Versatility is Key for 3230DT
Nate Salazar uses the 3230DT to locate an abandoned mine tunnel below a proposed new hotel project in the Wasatch mountain range east of Salt Lake City.
From rock coring at a ski resort, to performing CPT for liquefaction analysis for a new performing arts center, to locating an abandoned mine tunnel, Applied Geotechnical Engineering Consultants in Sandy, UT, continues to test the limits of their Geoprobe® 3230DT.
Versatility remains at the forefront of Ben Coray’s comments about the combo rig. Ben, who is the Exploration Manager for AGEC, says the ability and the willingness of Geoprobe® engineers to think outside the box with respect to customizing their products remains important to him. “Fitting their products to meet our unique needs in the geotechnical drilling arena is important,” Ben said.
Recently, AGEC used the 3230DT to investigate backfill material surrounding an existing office tower in Salt Lake City. The area of investigation was in a landscape planter that had been excavated 6-ft. below grade. Surrounding the planter was an area covered by a second story concrete plaza, except for a small opening above the planter. To gain access for the rig, the planter was filled with large Geofoam blocks. “We maneuvered the 3230DT onto the blocks so the mast could be raised through the opening in the upper level deck,” Ben explained. “The project had an extra layer of complexity in that our work had to be performed overnight as to not disturb the building’s occupants.”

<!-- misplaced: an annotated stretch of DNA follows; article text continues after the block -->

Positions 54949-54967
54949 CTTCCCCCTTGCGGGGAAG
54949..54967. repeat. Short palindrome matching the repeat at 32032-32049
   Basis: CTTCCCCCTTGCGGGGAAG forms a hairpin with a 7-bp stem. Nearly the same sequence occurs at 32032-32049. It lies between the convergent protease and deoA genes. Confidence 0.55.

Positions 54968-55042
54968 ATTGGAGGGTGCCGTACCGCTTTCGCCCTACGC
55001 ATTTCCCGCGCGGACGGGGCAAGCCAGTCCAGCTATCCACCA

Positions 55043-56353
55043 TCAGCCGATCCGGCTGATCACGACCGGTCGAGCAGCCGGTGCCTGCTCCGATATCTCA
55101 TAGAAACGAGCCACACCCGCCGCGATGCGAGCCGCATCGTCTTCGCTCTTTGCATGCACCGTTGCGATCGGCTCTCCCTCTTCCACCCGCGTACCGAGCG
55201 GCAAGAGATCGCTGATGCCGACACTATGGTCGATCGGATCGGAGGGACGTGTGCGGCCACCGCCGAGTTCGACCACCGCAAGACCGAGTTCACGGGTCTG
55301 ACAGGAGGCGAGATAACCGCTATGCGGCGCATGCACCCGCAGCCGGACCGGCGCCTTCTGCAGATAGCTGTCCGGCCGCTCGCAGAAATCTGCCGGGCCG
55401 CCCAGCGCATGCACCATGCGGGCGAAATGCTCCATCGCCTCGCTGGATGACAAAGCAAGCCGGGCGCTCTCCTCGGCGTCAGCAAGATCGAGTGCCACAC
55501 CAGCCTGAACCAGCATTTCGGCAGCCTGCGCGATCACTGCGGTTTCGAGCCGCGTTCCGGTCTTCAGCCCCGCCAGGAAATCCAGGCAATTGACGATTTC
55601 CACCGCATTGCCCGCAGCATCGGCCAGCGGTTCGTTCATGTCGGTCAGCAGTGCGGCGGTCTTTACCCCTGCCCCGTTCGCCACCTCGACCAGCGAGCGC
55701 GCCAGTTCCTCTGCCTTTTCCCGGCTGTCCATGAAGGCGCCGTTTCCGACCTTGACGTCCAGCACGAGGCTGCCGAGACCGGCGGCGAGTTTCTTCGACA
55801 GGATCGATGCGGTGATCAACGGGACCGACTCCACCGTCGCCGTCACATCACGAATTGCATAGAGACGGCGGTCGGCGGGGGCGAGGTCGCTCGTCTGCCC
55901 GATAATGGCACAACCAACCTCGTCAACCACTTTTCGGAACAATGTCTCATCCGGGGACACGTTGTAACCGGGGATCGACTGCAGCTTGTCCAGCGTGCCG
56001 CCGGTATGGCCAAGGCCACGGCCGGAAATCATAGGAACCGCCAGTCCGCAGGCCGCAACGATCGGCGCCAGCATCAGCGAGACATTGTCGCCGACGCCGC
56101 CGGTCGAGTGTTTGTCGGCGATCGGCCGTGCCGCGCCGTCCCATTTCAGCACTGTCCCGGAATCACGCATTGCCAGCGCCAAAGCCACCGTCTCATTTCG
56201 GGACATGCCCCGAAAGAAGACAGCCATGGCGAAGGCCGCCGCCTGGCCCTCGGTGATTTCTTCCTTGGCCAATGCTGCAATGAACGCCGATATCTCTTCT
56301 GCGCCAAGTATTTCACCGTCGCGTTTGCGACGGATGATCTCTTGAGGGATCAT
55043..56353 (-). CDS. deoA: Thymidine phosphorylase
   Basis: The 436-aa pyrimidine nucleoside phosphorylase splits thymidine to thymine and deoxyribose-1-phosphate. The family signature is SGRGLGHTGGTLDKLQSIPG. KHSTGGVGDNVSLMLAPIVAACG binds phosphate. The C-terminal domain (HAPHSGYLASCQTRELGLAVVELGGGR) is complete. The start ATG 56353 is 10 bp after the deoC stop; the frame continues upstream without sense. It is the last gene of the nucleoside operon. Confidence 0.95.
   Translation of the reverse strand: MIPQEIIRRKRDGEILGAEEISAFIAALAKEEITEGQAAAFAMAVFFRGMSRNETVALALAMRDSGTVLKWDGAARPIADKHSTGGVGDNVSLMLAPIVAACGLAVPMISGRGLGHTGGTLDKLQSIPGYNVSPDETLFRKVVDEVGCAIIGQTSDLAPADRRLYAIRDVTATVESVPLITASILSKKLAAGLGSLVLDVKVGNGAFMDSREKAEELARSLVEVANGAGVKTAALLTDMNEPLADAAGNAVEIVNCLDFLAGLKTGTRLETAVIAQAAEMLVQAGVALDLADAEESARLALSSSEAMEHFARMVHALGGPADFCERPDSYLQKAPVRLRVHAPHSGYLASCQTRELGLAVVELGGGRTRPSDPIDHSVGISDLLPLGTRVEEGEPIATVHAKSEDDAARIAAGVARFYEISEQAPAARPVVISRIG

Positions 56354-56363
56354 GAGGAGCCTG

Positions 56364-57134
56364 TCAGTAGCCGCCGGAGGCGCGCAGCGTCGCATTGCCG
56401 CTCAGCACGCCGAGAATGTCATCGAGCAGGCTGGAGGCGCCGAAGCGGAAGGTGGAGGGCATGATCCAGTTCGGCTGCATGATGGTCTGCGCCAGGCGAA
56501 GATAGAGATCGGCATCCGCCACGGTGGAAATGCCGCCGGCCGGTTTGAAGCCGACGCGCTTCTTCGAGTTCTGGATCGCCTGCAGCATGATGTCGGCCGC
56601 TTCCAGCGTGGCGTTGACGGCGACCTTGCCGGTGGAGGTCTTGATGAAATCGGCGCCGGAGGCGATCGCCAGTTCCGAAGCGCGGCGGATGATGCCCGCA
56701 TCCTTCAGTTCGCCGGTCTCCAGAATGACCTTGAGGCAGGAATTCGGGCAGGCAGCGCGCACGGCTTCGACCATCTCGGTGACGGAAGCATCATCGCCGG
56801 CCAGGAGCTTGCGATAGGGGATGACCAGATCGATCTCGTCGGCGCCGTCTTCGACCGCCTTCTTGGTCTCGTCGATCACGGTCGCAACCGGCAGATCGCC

Last fall AGEC was asked to locate an abandoned mine tunnel below a new hotel project in the Wasatch mountain range east of Salt Lake City. They used a 5-in. diameter ODEX rotary hammer to advance a casing at several locations until the tunnel was found. Ben said they inserted a camera to view the condition of the tunnel. “We saw timbers and other items that were likely over 100 years old. This was a very unique and interesting project,” he said.